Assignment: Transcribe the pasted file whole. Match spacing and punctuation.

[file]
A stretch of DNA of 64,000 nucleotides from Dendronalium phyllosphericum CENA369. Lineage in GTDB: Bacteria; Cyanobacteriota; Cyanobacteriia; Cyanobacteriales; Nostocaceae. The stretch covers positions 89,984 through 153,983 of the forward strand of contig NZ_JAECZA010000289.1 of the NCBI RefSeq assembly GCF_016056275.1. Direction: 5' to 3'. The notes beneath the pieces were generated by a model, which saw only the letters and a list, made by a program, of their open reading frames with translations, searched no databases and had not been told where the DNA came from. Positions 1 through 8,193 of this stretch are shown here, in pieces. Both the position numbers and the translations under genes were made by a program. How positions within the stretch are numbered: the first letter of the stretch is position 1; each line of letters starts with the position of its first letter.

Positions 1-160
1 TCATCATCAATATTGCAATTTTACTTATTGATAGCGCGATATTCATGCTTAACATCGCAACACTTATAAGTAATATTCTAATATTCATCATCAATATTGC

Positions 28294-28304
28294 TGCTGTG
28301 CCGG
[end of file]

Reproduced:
A stretch of DNA of 64,000 nucleotides from Dendronalium phyllosphericum CENA369. Lineage in GTDB: Bacteria; Cyanobacteriota; Cyanobacteriia; Cyanobacteriales; Nostocaceae. The stretch covers positions 89,984 through 153,983 of the forward strand of contig NZ_JAECZA010000289.1 of the NCBI RefSeq assembly GCF_016056275.1. Direction: 5' to 3'. The notes beneath the pieces were generated by a model, which saw only the letters and a list, made by a program, of their open reading frames with translations, searched no databases and had not been told where the DNA came from. Positions 1 through 8,193 of this stretch are shown here, in pieces. Both the position numbers and the translations under genes were made by a program. How positions within the stretch are numbered: the first letter of the stretch is position 1; each line of letters starts with the position of its first letter.

Positions 1-160
1 TCATCATCAATATTGCAATTTTACTTATTGATAGCGCGATATTCATGCTTAACATCGCAACACTTATAAGTAATATTCTAATATTCATCATCAATATTGC

Positions 28294-28304
28294 TGCTGTG
28301 CCGG